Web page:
Reptiles/Lizard not eating :(
First off, thank you for taking the time to volunteer your knowledge to the rest of us. Its really appreciated.
We have adopted what we believe to be a young, green crested lizard. She, I think its a girl, wandered into our house about 3 months ago, and has yet to decide to leave. We have no idea where she came from, or how old she is. We bought her a terrarium, which she never lives in, and has decided to make the rest of our house hers as well.
We live in the tropics and leave her out in the balcony from the evening till about 9am, when we bring her in to the house while we work. Shes free to roam the entire house but is usually on the table with us, or on the couch. Shes used to being handled, and will climb onto our arms and legs voluntarily.
We feed her meal worms, usually 4-5 a day, but on some days 1-2. We are worried now that she has stopped eating all together. It started at about the same time as she was shedding, which took about a week to clear completely. The shedding finished a week ago, but her appetite has not returned. So she hasn't eaten anything as far as we know for about 2 weeks now.
I'm hoping you would have some idea why she lacks appetite, and hope my description of her lifestyle would give you more insight to the problem.
I've attached a picture and included measurements as well.
Thanks in advance.
ANSWER: That is a beautiful animal. Is this photo recent? She doesn't look to be in poor condition, in the photo, though perhaps a bit thin--it's difficult for me to determine that, as I'm not familiar with that species. However, I don't think I should be able to see her ribs quite so clearly.
Here are few things to consider:
1) How is she getting water? Many lizards of this type drink from dew droplets and rain. If she spends much of her time indoors, is she getting enough water? Is the inside of your home air-conditioned? Could it be too cool, and too dry for her? Low humidity dehydrates tropical lizards, even if they drink water.
2) Mealworms are very high in phosphorus, and need to be balanced with the addition of a calcium supplement. Over a period of time, hypocalcemia will occur if this is not done. Symptoms of hypocalcemia include swelling (edema), weakened/soft/deformed bones, tremors, and loss of appetite. (Most any illness will cause a reptile to lose its appetite--it is often the first sign of a problem). Also, the amount that you are feeding her really doesn't look sufficient for her size--unless she's catching and eating insects outdoors, she needs far more than this. She should be given as many as she can devour in one sitting, though she only needs to be fed every other day. I expect she might eat a dozen or more of them at once.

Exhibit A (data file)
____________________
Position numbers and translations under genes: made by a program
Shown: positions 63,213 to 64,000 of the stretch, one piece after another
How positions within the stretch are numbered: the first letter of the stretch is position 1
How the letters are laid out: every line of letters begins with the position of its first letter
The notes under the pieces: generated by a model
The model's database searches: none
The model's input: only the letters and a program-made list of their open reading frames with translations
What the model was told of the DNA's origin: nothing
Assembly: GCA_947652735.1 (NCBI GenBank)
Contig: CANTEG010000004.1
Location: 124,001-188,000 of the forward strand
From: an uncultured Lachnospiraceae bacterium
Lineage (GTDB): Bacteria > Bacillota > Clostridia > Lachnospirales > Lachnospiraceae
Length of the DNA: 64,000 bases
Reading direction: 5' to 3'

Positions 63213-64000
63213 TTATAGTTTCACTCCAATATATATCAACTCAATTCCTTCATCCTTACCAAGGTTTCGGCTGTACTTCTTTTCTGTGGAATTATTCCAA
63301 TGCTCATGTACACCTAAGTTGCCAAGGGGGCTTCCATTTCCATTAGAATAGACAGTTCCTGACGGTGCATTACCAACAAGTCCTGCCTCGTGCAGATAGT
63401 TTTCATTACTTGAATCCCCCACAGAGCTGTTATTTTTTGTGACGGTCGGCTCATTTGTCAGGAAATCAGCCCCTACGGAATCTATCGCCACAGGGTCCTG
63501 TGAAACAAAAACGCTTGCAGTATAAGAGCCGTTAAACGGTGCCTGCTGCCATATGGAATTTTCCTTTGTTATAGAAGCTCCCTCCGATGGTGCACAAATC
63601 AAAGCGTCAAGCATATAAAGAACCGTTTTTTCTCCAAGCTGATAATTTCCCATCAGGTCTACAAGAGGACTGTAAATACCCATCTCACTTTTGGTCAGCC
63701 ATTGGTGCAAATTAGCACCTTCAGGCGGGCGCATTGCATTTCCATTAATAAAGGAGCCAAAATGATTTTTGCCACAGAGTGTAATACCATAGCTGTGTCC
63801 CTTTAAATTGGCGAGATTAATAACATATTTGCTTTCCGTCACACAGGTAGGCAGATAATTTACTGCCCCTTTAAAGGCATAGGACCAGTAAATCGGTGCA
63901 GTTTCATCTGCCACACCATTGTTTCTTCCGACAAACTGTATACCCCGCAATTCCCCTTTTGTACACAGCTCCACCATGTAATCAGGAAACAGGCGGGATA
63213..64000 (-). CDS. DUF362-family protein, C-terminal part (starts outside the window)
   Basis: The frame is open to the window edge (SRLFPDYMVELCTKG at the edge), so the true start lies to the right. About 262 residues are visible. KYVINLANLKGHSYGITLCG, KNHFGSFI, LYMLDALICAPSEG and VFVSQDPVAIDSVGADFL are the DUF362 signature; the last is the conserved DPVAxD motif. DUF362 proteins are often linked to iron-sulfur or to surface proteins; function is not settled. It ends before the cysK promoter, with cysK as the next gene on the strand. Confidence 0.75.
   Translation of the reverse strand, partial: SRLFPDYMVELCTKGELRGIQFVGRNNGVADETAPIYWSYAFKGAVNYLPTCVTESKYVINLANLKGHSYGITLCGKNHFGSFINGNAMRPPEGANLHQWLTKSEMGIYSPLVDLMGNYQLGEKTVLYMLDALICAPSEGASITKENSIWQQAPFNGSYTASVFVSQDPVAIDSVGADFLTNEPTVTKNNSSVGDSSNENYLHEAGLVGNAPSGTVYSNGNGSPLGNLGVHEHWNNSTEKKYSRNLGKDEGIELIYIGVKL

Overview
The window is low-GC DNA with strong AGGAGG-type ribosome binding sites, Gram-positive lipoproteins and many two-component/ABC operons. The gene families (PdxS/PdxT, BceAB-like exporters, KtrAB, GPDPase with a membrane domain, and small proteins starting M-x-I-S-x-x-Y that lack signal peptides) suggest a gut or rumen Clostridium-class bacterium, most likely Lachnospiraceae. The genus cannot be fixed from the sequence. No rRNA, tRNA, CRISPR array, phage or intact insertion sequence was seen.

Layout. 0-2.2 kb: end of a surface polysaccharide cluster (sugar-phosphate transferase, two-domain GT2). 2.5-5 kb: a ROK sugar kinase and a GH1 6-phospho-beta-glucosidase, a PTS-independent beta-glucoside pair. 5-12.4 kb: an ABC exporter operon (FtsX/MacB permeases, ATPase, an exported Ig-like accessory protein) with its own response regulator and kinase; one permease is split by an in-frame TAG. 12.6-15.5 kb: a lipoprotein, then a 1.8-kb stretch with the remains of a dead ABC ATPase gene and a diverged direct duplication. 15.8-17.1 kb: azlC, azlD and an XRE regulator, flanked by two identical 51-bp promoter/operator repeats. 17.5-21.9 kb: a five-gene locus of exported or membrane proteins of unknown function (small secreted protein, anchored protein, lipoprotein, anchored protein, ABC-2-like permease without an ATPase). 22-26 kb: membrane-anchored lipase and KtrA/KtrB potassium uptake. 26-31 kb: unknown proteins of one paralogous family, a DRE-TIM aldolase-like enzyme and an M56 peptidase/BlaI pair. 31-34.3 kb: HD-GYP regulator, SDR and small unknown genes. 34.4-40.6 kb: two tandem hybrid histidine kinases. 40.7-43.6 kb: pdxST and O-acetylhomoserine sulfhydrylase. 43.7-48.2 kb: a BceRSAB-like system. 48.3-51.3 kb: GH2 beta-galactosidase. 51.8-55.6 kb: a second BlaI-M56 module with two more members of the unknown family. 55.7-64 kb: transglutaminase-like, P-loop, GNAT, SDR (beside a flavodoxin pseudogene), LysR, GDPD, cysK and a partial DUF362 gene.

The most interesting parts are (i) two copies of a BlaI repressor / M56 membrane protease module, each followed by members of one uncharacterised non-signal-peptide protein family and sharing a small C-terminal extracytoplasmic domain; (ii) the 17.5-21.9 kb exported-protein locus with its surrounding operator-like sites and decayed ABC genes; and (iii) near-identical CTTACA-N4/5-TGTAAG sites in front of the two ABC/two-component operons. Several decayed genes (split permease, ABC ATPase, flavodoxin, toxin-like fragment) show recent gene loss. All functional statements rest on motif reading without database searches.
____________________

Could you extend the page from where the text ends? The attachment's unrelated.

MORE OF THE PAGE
3) In addition to the above, UVB light is necessary for the health of lizards such as these. Spending hours per day on the balcony when the sun is out may give the lizard sufficient access to that, but if she is spending too much time indoors, perhaps she isn't getting enough. Lack of UVB means lack of vitamin D (which is created in the skin), and lack of vitamin D again means hypocalcemia will occur. If she isn't getting exposure to sunlight, leave her on the balcony for a few hours during the day, rather than just at night. Be certain she has good shade available at all times, as overheating is deadly.
Other possibilities include an overload of internal parasites (which is less likely given her free-roaming habits), or an infection (respiratory or mouth infections can occur in animals that are too cool, as this lowers their immune system response).
If adding warmth, humidity and water, and sunlight do not get her eating again within the week, or she shows any sign of lethargy or weakness, a veterinarian may be the only solution to diagnose and treat the issue.
---------- FOLLOW-UP ----------
QUESTION: Thanks for the prompt reply. The picture was taken a few minutes before I sent the message, and yes, we think she looks a little skinny too.
1. We mist her and her surroundings at least 4-5 times a day. Air-conditioning is seldom on. Temperature is usually about 30C. Will try leaving more droplets around when we mist her.
2. We usually feed her till she starts kicking them away or wandering off disinterested. We add some calcium powder to the worms before feeding them to her. The amount is as per bottle instructions. Will try more worms with more calcium.
3. She gets little direct sunlight as most of balcony is shaded, but the area is generally quite bright. Does UVB only appear in direct sunlight, or is bounced light ok ? Will try to let her spend more time on the balcony.
Temperature and care sound very good.
Bounced light outside should be okay, though access to a sunny basking spot would be more beneficial. Light through glass, however, doesn't work (glass doesn't allow UVB through).
Unfortunately, with there not being anything glaringly obviously wrong, there's little more advice I can give. I am not a veterinarian. (Even a vet would be unable to say more without seeing the animal in person at this point).